CRÉPEAU, AURÉLIE (baptized Aurélie-Éléonore), named Mother Youville, teacher, and founder and superior of the Grey Nuns of Nicolet; b. 30 March 1833 in Sorel, Lower Canada, daughter of Médard Crépeau, a butcher, and Geneviève Hus-Lemoine; d. 21 Dec. 1910 in Nicolet, Que.
The seventh of 13 children, Aurélie Crépeau received her schooling with the nuns of the Congregation of Notre-Dame in Berthier (Berthierville), Lower Canada. She then taught in rural schools in the countryside where she was born. Her cousin and former pupil, Pierre-Cyrille Lemoyne, recalled that she had “an open countenance, fine, delicate features, gracious manners, a cheerful nature, witty and absolutely straightforward, with winning ways, which she used wisely on the whole.”
At the age of 26 Aurélie Crépeau chose the religious life, joining the Sisters of Charity of Saint-Hyacinthe on 26 May 1859. She made her profession two years later under the name Sister Youville. Thus she became a Grey Nun, the name commonly given to members of her order, which had been founded in 1737 in Montreal by Marie-Marguerite d’Youville [Dufrost*]. The community had been carrying on its work in Saint-Hyacinthe since 1840, was self-governing, and maintained the traditions of the mother house. From the beginning Sister Youville shared in the multiple labours that went with service to the poor, and also served as the community’s annalist. The latter task was no sinecure. She had no written records to rely on in writing the history of the institution. The archival materials had been borrowed by Bishop Ignace Bourget* of Montreal for a study and had disappeared in the fire that burned down the bishop’s palace in 1852. In addition to being annalist, Sister Youville was counsellor and then secretary general from 1869 to 1886.
In 1886 Elphège Gravel, the first bishop of the new diocese of Nicolet, asked for some Grey Nuns to open the way for charitable work there on the understanding that their endeavour would be self-governing from the outset. The project, which had an appeal for the sisters, was debated and finally accepted. It meant a definitive separation from the centre where they had been trained. Bishop Louis-Zéphirin Moreau of Saint-Hyacinthe chose Sister Youville to found and direct the new community and appointed three nuns as her assistants.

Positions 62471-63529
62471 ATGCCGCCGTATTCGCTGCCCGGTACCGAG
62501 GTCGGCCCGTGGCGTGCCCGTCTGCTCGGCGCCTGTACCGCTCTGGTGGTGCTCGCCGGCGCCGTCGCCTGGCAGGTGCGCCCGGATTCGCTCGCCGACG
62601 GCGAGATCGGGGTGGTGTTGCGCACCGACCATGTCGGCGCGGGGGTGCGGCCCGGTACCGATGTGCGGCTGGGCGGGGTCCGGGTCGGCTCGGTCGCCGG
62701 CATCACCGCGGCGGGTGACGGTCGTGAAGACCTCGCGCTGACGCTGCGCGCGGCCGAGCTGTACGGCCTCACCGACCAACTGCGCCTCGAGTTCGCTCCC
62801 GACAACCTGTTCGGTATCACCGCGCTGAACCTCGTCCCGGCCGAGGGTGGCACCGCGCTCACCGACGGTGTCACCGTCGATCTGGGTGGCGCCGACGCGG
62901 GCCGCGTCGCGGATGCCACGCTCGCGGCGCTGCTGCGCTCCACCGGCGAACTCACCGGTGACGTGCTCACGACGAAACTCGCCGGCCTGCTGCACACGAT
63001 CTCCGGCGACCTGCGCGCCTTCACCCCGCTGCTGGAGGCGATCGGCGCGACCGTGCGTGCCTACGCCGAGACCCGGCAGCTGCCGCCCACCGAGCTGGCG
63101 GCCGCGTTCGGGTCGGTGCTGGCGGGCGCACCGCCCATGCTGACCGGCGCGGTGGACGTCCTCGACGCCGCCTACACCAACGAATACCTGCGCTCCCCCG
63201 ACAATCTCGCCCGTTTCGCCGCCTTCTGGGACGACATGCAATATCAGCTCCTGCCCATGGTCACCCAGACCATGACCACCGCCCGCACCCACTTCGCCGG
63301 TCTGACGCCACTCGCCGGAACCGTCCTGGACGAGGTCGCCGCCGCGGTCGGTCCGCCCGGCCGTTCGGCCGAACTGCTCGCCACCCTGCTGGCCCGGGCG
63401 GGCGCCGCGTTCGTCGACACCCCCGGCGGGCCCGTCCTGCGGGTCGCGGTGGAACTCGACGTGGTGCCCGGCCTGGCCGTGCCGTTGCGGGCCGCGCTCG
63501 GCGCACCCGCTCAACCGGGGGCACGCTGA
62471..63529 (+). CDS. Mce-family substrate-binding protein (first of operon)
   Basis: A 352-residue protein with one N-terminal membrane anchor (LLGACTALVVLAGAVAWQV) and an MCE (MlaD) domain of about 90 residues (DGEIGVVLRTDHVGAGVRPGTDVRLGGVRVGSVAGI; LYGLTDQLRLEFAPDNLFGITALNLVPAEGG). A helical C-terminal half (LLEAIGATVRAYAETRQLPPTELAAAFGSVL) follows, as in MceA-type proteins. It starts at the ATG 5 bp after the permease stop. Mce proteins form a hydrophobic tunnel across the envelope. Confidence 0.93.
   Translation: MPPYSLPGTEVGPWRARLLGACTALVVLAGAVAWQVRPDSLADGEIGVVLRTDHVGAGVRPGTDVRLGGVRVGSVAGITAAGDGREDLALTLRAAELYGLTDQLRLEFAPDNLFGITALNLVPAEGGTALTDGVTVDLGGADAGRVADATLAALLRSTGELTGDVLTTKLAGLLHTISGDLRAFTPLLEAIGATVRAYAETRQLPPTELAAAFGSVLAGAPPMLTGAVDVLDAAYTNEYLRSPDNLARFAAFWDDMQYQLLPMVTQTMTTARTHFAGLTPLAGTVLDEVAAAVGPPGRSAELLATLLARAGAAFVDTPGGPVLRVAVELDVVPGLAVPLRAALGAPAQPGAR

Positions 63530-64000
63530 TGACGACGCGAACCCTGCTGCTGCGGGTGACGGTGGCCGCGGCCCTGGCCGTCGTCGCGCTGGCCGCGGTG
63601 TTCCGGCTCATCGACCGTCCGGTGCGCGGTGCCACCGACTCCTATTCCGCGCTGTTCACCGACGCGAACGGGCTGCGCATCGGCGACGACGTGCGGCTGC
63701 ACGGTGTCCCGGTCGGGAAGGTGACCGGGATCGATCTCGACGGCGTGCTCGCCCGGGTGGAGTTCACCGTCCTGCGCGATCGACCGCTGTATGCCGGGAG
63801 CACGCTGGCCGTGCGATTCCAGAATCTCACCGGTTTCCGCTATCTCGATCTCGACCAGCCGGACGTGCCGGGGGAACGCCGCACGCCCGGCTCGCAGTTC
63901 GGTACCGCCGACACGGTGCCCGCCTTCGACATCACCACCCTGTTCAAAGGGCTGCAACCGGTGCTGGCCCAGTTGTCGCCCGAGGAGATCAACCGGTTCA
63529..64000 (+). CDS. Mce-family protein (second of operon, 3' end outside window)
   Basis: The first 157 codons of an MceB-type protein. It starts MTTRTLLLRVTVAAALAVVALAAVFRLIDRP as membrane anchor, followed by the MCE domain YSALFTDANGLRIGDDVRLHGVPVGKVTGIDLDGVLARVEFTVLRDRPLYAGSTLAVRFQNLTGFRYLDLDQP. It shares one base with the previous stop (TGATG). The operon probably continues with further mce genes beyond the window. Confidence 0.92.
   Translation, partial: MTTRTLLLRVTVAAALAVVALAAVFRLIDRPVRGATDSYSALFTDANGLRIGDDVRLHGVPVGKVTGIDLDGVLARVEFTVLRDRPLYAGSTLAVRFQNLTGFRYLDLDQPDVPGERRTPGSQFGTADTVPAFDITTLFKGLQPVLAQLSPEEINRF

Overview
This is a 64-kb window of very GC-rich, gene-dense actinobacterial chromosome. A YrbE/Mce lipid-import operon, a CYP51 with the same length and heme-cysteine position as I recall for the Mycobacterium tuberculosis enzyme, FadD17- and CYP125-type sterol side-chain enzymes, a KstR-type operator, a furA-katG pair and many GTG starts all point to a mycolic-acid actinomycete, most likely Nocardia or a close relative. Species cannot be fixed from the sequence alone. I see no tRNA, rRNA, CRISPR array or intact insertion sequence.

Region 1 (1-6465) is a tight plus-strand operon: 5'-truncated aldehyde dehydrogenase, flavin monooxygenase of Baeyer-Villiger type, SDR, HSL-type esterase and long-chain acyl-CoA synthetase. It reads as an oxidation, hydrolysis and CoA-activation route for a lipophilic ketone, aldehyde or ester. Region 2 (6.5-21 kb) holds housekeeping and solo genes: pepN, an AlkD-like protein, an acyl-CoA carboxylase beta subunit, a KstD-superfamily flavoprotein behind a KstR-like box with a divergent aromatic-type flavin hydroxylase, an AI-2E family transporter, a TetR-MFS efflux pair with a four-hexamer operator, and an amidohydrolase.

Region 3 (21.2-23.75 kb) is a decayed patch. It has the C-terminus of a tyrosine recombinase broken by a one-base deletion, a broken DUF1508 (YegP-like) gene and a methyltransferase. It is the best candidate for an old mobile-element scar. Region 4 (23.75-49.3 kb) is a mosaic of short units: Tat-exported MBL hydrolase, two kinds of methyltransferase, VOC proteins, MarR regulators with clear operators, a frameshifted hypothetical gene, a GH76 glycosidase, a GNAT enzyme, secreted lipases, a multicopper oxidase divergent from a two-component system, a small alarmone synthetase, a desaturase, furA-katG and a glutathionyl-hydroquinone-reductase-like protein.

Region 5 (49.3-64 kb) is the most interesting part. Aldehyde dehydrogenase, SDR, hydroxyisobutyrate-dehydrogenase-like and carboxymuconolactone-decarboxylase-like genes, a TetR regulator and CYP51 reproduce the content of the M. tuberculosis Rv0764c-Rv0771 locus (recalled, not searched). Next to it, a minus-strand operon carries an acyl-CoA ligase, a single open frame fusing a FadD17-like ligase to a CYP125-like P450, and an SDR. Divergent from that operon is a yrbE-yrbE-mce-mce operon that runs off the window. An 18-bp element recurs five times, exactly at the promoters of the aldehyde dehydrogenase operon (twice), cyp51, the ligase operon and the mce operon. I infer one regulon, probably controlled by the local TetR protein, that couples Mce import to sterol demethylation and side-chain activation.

Mother Youville came to Nicolet empty-handed. One of the first gifts she received was seven cents offered her by a destitute woman. Bishop Gravel, the man behind the venture, tried to recruit benefactors to help the nuns. He even went to France to bring home Abbé Jules Paradis, who provided the substantial donation that made it possible to begin building the first Hôtel-Dieu. Abbé Paradis would be one of the first to enter the hospital in 1889 and he was to die there the following year.
In 1889 the establishment, which also took in the elderly, the poor, and orphans, received its first 26 inmates. Meanwhile a noviciate had been founded to ensure the continuity of the community. In 1893 Mother Youville was even able to send some nuns to work among the Blackfoot in the District of Alberta; there they assisted Father Albert Lacombe*, opening two boarding-schools and a hospital.
Mother Youville was a woman bursting with energy. She found indirect means in the community to support the sisters’ work. After she set up the Association des Dames de Charité, the local people provided everything for the nuns. The most faithful benefactors were to be found in the association’s ranks. Without neglecting the inmates of the hospital, whose numbers constantly increased, Mother Youville made home visits, attended those near death, shrouded the dead, and tended the sick during epidemics. She also continued her work as annalist, filling six registers in a rapid, plain hand. She had a flowing, natural style, and if her account was wordy and somewhat incomplete, it was exact. Her concern for accuracy and for administrative needs, as well as her desire to record the community’s history, led her to put down the smallest details.
Mother Youville was superior general of the Grey Nuns of Nicolet from 1886 to 1897, and again from 1900 to 1903. In the interim and until 1910 she held the offices of assistant and secretary. By then there were 359 people in the Hôtel-Dieu of Nicolet. Five houses subordinate to the mother house had been founded. The hundredth Grey Nun was admitted to the noviciate on the day Mother Youville died, 21 Dec. 1910. An attractive woman who was energetic and determined, she was above all a Sister of Charity with a deep love for the poor.
The most important documents on Aurélie Crépeau are published in M.-C. René, Sœurs grises nicolétaines; mère Youville (Aurélie Crépeau); ses auxiliaires; son œuvre (Trois-Rivières, Qué., 1948), and in Les Cahiers nicolétains (Nicolet, Qué.), 8 (1986): 43–143; this issue of Les Cahiers nicolétains is devoted entirely to the Grey Nuns of Nicolet. Aurélie Crépeau’s baptismal act is at ANQ-M, CE3-7, 30 mars 1833.